Critical Analysis

 

 

Assеssment 1 – Critiсal Analysis

Linked tо CLO 2-4

Word length – 2000 words

Due Date – 18th August 2017

Weight – 40%

 

There are very few, if any issues in our society that are not controversial in some way. On this basis it is important that you are able to identify and engage with
the arguments put forward within a given debate, whether it is about climate change, family breakdown or the supposed deviance of young people.

You will be given a written piece (available on the learning hub), which makes an argument in relation to contemporary public policy. You job is to determine the
credibility of the piece in regard to the claims made, the evidence/reasoning provided and the assumptions that the argument is founded on. You should also try to
identify and logical fallacies that may impact on the veracity of the argument being presented.

To complete this task you must first identify the component parts of an author’s argument – the claims they make (noting what kind of claim they are), the evidence
they use to support their claims and the assumptions that they rely on in advocating a particular position.

 

Identifying the key parts of an argument is the first step in being able to understand an author’s position on a controversial issue or topic. The next step is to
evaluate the credibility of the arguments put forward by the author. To do this you will have to identify both the strengths and weaknesses of the argument. In this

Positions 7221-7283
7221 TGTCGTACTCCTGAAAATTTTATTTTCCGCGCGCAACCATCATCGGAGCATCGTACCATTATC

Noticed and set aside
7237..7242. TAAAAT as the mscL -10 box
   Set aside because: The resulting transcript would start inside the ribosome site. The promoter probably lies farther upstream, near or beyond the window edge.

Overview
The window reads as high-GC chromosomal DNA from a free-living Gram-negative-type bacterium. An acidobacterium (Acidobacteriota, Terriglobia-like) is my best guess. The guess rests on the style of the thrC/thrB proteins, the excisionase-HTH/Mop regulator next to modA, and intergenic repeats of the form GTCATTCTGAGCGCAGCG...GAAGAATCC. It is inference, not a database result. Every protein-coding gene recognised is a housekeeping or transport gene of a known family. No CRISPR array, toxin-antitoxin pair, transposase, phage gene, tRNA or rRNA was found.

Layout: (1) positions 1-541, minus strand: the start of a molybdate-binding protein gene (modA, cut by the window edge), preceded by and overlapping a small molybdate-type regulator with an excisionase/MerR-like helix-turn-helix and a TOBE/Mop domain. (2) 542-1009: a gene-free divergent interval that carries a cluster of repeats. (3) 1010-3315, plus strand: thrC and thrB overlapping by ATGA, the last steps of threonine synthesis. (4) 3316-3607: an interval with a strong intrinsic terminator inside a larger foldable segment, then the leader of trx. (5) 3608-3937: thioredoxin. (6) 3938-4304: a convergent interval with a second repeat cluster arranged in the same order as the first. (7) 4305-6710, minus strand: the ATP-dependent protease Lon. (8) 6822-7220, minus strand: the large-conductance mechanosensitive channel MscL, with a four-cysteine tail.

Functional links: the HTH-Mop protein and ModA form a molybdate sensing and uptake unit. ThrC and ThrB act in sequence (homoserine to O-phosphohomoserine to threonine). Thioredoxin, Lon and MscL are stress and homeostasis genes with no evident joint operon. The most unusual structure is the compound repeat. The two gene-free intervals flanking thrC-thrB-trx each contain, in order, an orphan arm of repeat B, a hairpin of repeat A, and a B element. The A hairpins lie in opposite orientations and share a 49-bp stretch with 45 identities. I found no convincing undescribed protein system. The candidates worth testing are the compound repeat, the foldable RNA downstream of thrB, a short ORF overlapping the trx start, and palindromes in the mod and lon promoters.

regard, your crucial analysis should address a number of key questions about the author’s/s’ contributions to the debate:

What claims do the author(s) they make (and what kind of claim are they)?
What evidence is used to support these claims?
Does the evidence provided by the author match the claims they make?
What are the strengths and weaknesses of the evidence the author provides in support of their key claims?
What assumptions does the author(s) rely on in advocating a particular position.
Are these assumptions reasonable?
Assessment Criteria

Your paper will be assessed on the extent to which you have:

Accurately identified the key claims made by the author(s) and what kinds of claims they were (5%);
Accurately identified the key evidence/reasoning used to support the claims (5%);
Correctly identified key assumptions the author made with the argument as presented (5%);
Identified both the strengths and weaknesses of the evidence and assumption presented by the author and from this assessed the overall credibility of the argument
(15%).
Demonstrated clear written expression (attention to spelling and grammar) with well-structured sentences and paragraphs (5%).
Organised the content of your answer so that your paper flowed well from one point/paragraph to the next (5%).

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